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Brown-bag: Budaya Belajar WRI

Oleh Thontowi Suhada, peneliti Wahana Riset Indonesia.

Saat ini tulisan hanya tersedia dalam bahasa Inggris.

December is special, not only because holidays are nearing but also because WRI Indonesia hosted several insightful brown-bags. Brown bag meeting is an opportunity to all WRI associates and staff to share knowledge, cross train each other, and develop our skills. The term brown-bag comes from the paper lunch bag that participants usually bring. Of course, we do not actually bring our brown paper bag, as we tried to be paperless. It is more to reflect brown-bag meeting as effortless, light-hearted and casual. All staff and associates can propose to deliver a brown-bag, regardless of position and how long we have been here. This month, I felt honored to co-present a brown-bag session with my new colleague, Nanda, a new hired Forest and Land Use analyst.

Nanda worked at a top-tier business consultant. As a business consultant, Nanda has a vast experience in presenting ideas to a wide range of audience. Usually as a researcher, we often too focus on content of what we presented. However, how we deliver the content and ideas will have different effects on the audience and will influence whether or not audience will consider our research as decision making-materials. Nanda elaborated both conceptual and technical aspect of slides, from how human vision perceive flow of information to how we should choose color in our slides. What is striking to me is that what seems to be trivial matter, such as color, can really affect the audience perception. It was not only a theoretical explanation, but also a learning by doing. Nanda closed his brown-bag session by giving us an exercise to apply the lessons.

While Nanda talked more about the technical skill and concept, I tried to enrich the brown-bag by sharing my knowledge about system thinking and applied research. I started by telling a story about Macquarie island, a classic case of nature interconnectedness. It is a story about a good intention of human intervention that is not coupled with an understanding of the system interconnectedness, which ended up in a disastrous result. The main point of the story is that in designing a policy, we need to consider not only the affected entity, but also the whole affected system and how each of them may respond to the intervention program. Later, I shared how this concept was applied in designing a model of global phosphorus recycling programs.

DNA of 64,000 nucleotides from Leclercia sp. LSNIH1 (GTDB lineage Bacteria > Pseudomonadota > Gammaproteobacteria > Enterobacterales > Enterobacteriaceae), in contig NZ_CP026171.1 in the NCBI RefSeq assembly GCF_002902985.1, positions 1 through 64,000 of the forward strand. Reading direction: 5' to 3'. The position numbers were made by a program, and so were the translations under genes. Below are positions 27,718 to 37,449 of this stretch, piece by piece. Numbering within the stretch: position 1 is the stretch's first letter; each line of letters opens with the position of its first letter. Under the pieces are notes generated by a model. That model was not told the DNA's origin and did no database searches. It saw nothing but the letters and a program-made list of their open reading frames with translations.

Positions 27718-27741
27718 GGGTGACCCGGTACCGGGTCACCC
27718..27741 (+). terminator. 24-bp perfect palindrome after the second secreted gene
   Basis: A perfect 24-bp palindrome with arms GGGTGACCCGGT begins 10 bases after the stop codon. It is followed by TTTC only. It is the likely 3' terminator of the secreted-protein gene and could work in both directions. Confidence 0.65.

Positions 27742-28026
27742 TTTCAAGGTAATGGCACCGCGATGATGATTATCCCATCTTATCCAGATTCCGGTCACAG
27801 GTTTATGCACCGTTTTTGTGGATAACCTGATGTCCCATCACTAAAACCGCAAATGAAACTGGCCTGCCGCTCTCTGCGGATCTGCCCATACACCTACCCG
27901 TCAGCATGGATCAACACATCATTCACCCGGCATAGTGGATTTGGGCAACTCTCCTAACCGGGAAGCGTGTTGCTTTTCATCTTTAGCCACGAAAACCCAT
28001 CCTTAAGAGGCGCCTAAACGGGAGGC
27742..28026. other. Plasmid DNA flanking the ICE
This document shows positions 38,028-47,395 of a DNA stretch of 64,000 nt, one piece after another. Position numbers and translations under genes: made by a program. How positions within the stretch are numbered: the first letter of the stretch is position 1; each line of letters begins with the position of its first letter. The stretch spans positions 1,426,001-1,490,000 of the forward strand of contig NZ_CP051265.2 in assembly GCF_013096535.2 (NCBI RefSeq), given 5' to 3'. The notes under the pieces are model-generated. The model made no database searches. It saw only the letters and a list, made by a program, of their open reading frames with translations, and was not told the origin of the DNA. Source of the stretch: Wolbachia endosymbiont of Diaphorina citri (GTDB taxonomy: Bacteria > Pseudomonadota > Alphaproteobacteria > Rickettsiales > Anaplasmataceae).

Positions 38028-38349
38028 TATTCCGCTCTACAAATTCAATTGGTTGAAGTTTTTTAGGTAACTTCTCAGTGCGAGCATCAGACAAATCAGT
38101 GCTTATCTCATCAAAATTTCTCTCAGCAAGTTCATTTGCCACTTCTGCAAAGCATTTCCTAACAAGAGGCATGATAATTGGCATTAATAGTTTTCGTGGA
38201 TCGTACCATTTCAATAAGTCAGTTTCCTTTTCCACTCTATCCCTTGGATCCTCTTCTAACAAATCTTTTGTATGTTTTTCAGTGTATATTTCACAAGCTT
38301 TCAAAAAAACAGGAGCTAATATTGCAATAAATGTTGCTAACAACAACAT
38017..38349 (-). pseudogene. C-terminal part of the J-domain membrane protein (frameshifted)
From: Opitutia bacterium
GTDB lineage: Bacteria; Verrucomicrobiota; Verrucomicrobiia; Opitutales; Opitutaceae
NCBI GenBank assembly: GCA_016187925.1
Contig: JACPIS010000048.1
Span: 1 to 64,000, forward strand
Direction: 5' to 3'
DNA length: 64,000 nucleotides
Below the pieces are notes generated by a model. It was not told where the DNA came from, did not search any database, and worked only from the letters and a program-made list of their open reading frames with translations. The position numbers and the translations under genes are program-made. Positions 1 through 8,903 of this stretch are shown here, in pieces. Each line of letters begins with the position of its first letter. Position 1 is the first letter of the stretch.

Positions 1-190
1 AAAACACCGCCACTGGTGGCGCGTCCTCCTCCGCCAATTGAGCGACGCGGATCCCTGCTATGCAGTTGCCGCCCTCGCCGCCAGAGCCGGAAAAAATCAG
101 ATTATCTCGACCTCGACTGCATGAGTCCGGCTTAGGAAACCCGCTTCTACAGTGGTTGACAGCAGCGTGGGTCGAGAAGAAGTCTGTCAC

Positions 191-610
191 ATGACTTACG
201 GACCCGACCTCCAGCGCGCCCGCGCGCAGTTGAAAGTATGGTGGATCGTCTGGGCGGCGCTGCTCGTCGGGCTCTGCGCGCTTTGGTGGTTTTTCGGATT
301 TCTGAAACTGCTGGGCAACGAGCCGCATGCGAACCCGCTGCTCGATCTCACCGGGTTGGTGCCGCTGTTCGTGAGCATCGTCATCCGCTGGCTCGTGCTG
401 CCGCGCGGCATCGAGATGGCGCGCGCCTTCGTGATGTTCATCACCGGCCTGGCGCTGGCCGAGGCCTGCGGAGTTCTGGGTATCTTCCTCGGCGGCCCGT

It was an interesting and rich discussion but I realize that my presentation was far from perfect. I even often doubt that the audiences understood what I explained. To mitigate this, I asked them whether or not they comprehend my delivery to check if I have explained clearly.

Our country director said, as a research organization, we want to “place great value in conducting, communicating, debating and arguing many aspects of scholarly research.” And if I can add, this research organization should also be a place that gives enough space to make mistake, so we can learn from our mistake and keep developing our self. Brown-bag is an embodiment from those words. It is a venue to celebrate our learning culture.


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